Dr. Subramanian GCF Working Paper No. 3 Summary

 The Hyperglobalization of Trade and Its Future – Summary 

Arvind Subramanian and Martin Kessler

The period of hyperglobalization that began in the late 1990s has been associated with the most dramatic turnaround ever in the economic fortunes of developing countries. It is characterized by seven major features: 

  • hyperglobalization, reflected in trade integration rising rapidly, faster than the growth in world output: merchandise trade now represents 26 percent of GDP, from about 15 percent in the 1970s 
  • the dematerialization of globalization, reflected in the growing importance of services trade 
  • democratic globalization, whereby openness has been embraced widely 
  • criss-crossing globalization (the similarity of North-to-South trade and investment flows with flows in the other direction) 
  • the rise of a mega-trader (China), which is large relative to the world and relative to its own economy, features unseen since Imperial Britain 
  • the proliferation of regional trade agreements and the imminence of mega-regional ones 
  • the decline of barriers to trade in goods but the continued existence of high barriers to trade in services 

Regardless of the view one takes of the relationship between hyperglobalization and growth, it is safe to say that a broadly open system [has been good for the world, good for individual countries, and good for average citizens in these countries. Going forward, even if the pace of hyperglobalization slows, the aim of policy at the national and collective level must be to sustain steady and rising globalization and avoid sharp reversals.  

Arvind Subramanian is a Senior Fellow at the Peterson Institute for International Economics and the Center for Global Development. Martin Kessler is a research analyst at the Peterson Institute. This summary was prepared for the Towards a Better Global Economy Project funded by the Global Citizen Foundation. The authors alone are responsible for its content. Comments or questions should be directed to asubramanian@piie.com. 

Three issues that illustrate the proximate challenges for the open trading system illustrative are “currency wars,” or the tendency to use exchange rates as a mercantilist tool; the harnessing of trade policies to facilitate climate change; and trade restrictions, which can exacerbate food and natural resource scarcity, with especially adverse impacts on the poorest people around the world.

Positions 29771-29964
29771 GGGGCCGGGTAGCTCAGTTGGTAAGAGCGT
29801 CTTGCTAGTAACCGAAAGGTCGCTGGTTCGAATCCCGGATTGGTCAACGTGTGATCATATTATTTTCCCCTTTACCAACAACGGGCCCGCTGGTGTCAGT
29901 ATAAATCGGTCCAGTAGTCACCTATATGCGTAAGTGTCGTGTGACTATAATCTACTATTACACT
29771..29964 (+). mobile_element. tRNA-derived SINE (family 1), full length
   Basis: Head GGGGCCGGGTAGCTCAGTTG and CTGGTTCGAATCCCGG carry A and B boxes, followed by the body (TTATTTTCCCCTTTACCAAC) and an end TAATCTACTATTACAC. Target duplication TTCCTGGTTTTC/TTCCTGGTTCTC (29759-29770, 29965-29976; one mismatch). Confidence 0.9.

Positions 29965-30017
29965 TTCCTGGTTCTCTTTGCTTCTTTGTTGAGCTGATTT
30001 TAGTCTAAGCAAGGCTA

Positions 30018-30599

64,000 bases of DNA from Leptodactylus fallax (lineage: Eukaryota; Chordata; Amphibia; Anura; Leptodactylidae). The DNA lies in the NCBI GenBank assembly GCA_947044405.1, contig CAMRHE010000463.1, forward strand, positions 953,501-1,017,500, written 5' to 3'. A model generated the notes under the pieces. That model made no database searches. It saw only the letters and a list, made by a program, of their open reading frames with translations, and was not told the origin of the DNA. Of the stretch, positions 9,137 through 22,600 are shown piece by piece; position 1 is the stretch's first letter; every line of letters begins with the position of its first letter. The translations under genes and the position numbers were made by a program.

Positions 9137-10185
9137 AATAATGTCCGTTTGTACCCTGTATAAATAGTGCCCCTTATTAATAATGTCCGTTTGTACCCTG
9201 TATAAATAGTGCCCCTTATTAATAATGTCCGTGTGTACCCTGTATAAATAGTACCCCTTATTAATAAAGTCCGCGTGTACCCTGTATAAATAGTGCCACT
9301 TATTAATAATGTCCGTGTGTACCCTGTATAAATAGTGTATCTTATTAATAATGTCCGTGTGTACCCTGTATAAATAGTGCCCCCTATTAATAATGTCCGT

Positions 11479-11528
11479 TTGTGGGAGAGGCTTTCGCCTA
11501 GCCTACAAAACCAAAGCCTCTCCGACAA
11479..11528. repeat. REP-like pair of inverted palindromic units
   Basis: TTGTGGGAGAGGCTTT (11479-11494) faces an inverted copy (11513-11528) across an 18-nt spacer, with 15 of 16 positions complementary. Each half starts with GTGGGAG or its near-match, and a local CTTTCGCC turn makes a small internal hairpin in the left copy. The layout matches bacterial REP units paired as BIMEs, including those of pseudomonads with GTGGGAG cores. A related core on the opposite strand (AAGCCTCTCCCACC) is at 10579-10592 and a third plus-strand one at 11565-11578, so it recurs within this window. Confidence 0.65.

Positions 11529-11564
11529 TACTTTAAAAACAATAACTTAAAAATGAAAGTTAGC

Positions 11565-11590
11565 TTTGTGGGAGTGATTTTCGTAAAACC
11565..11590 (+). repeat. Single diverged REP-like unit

But these proximate challenges can be addressed cooperatively only if the trading system can be addressed cooperatively only if the trading system can contend with deeper or more fundamental challenges. These challenges are threefold. The challenge for rich countries is to sustain the social consensus in favor of open markets and globalization at a time of considerable economic uncertainty and weakness: weak growth, high levels of debt, looming entitlement burdens, stagnating median incomes, and rising inequality. Especially in the United States, public support for and intellectual consensus in favor of free trade are wobbly. 

The second is what might be called the China challenge. As China becomes the world’s largest economy and trader, its markets become more important for other countries, especially low-income ones. Its openness, and that of other middle-income countries, will therefore be critical for the development progress of the poorest countries. Relatedly, as a rising power, China will be called upon to shoulder more of the responsibilities of maintaining an open system. 

If China continues to be open, trade tensions will remain contained. If China’s future opening slows, trading partners may be increasingly tempted to play the unfairness card, based on the disparate levels of policy openness: why should our markets be more open than those of a rival and equal? In this scenario, especially if economic conditions are weak in advanced economies, the scope for trade conflict and tension could increase considerably, jeopardizing the openness of the global system. 

The third challenge will be to prevent the rise of mega-regionalism from leading to discrimination and a source of trade conflicts.  

Much of how these challenges will be resolved will be determined at the national level. For the United States and Europe, actions are needed to revive growth and address fiscal challenges, especially the challenges stemming from growing entitlements. For the United States, there is the additional challenge of addressing the problems of stagnating wages, rising inequality, and declining mobility. Success on these fronts will provide a surer guarantee that globalization will proceed apace.